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Sherlock knows something is wrong. Something is wrong with John.

No, that's incorrect. Nothing is wrong with John. John is perfect. Even his imperfections are perfect -- his mistakes, his scars, his illogical beliefs. Somehow, via a mechanism Sherlock has not yet uncovered, John's flaws combine to form a flawless whole. Someday, Sherlock will understand -- will know John inside and out. But for now that aspect of John remains a mystery.

John is unhappy. Yes, that is a more accurate assessment. John hasn't smiled at Sherlock for eight days -- not a real smile, at least. He declined Sherlock's request to accompany him to the site of a double homicide five days ago. Three days ago, when Sherlock went to clasp him on the shoulder, he recoiled from Sherlock's hand as though it were a viper. He has also been masturbating twice as often, judging by the lengths of his evening showers, and yet somehow this has only increased his level of discontent.

Even now, as John sits in his chair, ostensibly reading a book, he is actually thinking about something entirely unrelated, something that magnifies his unhappiness the longer he ponders it. His gaze is fixed and vacant, his mouth pulling down slightly at the corners; he has not turned the page for nearly half an hour. Sherlock can see John slowly curling further into himself as each minute passes. His cup of tea sits untouched beside him.

Sherlock has no idea what to do. John has his bad moods, of course, but prior to last week he never kept those to himself for long. Often, Sherlock was the cause, but even then -- especially then -- he told Sherlock. Yes. The past shows that John will not hesitate to tell Sherlock when he has done something to upset John. Therefore, the problem must be different. It must be something that does not involve Sherlock. And more importantly, it must be something he is unwilling to tell Sherlock.

The possibilities unfold in Sherlock's mind, lining up obligingly to be inspected. He starts with the first: John is ill. He has a serious illness whose symptoms have not yet become apparent, but which is causing him great distress.

"Are you well, John?" Sherlock asks. It is the sort of question he normally finds ridiculous, only slightly less so than inquiring about the weather.

John looks up from his book, and stares for a moment at Sherlock. Then he shakes his head. "Yes of course. I'm fine," he says.

"That wasn't very convincing."

John expels a breath; its sound is a combination of a mirthless laugh and a sigh. "Well, I don't know what you want me to say."

"I don't want you to say anything," Sherlock answers. He is suddenly annoyed at John for not knowing what Sherlock is asking, for not knowing what Sherlock needs to hear. "I want you to stop being unhappy."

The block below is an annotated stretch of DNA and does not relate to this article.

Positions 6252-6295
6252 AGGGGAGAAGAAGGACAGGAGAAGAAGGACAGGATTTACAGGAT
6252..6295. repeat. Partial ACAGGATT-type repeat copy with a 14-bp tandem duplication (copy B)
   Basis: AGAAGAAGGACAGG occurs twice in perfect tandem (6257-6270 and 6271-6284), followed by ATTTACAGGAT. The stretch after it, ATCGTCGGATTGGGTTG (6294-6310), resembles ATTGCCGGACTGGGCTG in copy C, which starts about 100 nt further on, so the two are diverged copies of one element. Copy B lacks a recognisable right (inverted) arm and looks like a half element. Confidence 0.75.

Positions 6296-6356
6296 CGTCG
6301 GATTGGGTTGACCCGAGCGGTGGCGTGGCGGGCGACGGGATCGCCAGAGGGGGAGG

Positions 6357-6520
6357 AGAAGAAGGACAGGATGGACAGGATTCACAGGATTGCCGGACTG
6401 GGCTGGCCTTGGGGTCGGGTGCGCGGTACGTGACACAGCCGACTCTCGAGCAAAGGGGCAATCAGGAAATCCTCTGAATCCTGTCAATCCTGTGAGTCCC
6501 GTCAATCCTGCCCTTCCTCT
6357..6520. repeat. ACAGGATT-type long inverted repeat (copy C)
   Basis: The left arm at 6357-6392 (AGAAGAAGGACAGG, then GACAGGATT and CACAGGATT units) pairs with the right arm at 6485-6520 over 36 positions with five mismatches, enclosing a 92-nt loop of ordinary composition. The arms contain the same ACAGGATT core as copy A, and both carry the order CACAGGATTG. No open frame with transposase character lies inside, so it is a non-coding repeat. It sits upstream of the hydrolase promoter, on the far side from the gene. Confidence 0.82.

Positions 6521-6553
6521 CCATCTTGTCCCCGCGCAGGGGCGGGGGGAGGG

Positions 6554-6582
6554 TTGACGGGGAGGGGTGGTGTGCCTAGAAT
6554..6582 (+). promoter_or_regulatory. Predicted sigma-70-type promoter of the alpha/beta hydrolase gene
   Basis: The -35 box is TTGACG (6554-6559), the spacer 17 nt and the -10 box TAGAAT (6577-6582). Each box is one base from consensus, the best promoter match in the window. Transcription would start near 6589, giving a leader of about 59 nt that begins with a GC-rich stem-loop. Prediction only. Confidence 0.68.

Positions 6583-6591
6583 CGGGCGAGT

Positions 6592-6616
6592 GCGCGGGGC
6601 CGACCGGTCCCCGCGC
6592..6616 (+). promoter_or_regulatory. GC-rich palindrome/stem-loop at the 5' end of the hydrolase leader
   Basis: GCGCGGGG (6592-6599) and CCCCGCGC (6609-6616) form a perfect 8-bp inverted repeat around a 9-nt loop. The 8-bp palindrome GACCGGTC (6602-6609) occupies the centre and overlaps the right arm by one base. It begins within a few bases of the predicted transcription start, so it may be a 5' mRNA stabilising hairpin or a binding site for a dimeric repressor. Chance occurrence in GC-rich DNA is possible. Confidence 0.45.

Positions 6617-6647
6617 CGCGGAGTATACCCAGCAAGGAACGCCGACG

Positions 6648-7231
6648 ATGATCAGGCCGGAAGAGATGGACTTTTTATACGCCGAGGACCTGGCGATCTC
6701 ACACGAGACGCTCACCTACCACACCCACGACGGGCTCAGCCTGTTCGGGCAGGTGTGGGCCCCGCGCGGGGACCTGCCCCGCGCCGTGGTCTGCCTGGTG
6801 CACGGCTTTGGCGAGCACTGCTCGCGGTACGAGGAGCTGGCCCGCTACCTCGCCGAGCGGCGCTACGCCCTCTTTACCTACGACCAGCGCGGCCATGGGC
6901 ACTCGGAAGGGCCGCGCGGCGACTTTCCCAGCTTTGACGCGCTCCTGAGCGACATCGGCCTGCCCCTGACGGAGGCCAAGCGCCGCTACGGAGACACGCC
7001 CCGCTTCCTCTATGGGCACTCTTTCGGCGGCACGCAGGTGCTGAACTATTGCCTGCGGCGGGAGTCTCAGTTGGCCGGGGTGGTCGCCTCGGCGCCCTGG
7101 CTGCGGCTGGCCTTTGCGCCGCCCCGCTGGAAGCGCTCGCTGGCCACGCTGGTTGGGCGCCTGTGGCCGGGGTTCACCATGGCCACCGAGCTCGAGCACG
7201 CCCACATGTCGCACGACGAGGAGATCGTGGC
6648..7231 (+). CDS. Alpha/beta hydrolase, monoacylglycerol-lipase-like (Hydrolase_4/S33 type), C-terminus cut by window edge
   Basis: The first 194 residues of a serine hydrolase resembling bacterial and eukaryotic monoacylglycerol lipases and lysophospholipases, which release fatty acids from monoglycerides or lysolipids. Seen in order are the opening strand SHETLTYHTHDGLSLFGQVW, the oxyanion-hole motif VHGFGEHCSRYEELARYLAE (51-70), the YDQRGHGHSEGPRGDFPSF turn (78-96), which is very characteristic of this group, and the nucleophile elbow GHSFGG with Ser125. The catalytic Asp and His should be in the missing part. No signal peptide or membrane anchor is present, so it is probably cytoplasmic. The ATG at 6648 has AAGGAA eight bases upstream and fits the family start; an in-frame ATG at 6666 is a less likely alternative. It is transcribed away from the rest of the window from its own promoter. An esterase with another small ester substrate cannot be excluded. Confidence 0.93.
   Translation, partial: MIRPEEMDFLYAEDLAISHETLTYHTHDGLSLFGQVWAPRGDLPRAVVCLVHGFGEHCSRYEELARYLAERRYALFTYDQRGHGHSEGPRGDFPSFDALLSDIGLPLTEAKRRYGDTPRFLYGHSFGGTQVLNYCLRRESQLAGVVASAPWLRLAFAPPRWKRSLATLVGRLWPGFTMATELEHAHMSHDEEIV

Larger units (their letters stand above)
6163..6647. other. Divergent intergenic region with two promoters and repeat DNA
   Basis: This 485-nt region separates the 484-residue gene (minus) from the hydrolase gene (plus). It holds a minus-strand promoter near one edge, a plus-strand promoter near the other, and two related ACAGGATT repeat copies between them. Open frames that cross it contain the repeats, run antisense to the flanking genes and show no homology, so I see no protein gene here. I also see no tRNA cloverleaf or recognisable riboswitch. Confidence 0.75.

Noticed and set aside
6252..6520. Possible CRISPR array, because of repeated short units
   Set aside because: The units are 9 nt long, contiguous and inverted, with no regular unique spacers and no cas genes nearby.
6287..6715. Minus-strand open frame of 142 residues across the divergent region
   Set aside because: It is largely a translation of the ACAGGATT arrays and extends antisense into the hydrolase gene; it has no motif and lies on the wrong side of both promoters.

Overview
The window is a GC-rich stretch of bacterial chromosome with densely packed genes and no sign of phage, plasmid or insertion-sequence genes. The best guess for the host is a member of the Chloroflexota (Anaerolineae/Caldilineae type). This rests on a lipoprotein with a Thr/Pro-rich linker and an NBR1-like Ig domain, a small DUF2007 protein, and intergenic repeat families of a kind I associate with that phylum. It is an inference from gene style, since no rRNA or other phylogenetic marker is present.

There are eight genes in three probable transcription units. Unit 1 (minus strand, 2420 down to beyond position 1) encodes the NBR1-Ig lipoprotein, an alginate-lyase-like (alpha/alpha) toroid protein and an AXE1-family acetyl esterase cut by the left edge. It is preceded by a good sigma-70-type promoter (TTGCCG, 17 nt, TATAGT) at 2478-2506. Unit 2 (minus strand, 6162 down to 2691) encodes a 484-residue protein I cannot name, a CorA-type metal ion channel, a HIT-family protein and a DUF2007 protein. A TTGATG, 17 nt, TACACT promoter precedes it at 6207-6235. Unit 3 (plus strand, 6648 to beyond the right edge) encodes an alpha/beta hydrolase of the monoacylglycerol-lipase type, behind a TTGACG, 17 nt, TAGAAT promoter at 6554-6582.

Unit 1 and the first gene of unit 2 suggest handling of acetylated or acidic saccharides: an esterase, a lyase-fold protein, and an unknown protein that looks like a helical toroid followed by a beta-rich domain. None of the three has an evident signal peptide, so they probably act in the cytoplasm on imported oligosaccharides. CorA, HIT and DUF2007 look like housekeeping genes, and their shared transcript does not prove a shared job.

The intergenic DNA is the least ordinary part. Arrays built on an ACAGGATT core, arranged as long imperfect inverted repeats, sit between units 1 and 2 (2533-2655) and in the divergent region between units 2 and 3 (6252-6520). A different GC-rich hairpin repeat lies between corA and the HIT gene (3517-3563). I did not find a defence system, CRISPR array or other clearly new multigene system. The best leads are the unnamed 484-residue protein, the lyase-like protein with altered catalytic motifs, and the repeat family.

John's eyes widen a fraction. He smiles, but it doesn't reach his eyes. Sherlock recognizes it for an attempt to hide a combination of fear and sorrow. John stands and closes his book. "Yeah, well, we both know that's not going to happen."

After John has plodded up the stairs to his bedroom, Sherlock crosses the room and sits in John's chair, hoping to find some explanation. He dips his fingertips into the cup of tea, as if it's a clue at a crime scene.

The tea is cold. Sherlock learns nothing new from it.



He wakes late in the morning; by the time he emerges from his bedroom it is nearly noon. He has nothing to do other than ponder the mysteries of his flatmate, who has already gone out for the day.

There is a newspaper on the kitchen table. It catches Sherlock's eye because it's been carefully reassembled -- the pages put back in place, the crease across the centre smoothed out. To the untrained observer, it would appear unread.

Not to Sherlock.

First, he looks at the front page carefully: the London Evening Standard, from yesterday. Nothing remarkable there. Then, he flips through the pages, looking for whatever John was trying to hide. It must be something, because otherwise he would have left the paper in pieces as he normally did: fashion in the bin, news and politics on the arm of his favourite chair, and sport on the kitchen table with jam thumbprints along the side. (And yet somehow, Sherlock is always accused of being the messy one.)

When he arrives at the last page, Sherlock finds the answer; or rather the fact that he doesn't find anything provides the answer. Yesterday was Wednesday, and on Wednesday, the Standard includes a Homes & Property supplement. That supplement is missing.

The only reasonable conclusion is that John is looking for a new place to live.

Sherlock's first reaction is anger. Why would John want to leave him now? Sherlock hasn't changed appreciably since the day they met. If John was going to decide having Sherlock for a flatmate was unsatisfactory, he would have done so months ago.


A cold dread settles over Sherlock. He was wrong, last night, when he concluded that he hadn't done anything to cause this. In fact, he must have done something so egregious, so horrible, so vicious, that John has given up on him entirely, can no longer even stand the sight of him. Never mind that it was probably an accident, and Sherlock hasn't even been given the chance to explain. Outrageous!

It is appalling, really, how badly Sherlock has been treated. John knows that Sherlock is not like most people. How dare he reject him for failing to follow rules he not only does not but also cannot understand?

"Well, that's settled, then," Sherlock tells the skull. His hands are shaking. He must be cold. "What else should I have expected? Nothing to be done about it. He's just a distraction from my work, anyway."



An hour later, Sherlock once more gets out of bed and storms back into the living room.

"There must be something I can do!" he shouts at the skull. "It's not fair! I don't want him to go!"

He throws himself into John's chair. Then, he pulls out his phone and stares at it venomously. For John, he will do anything, he tells himself. After a long pause, he dials.

"Well, this is a first," Mycroft says by way of greeting. From his voice, Sherlock can extrapolate the exact level of smugness on Mycroft's face. It makes him want to hit something.

"Shut up, Mycroft. I need your assistance. It's John."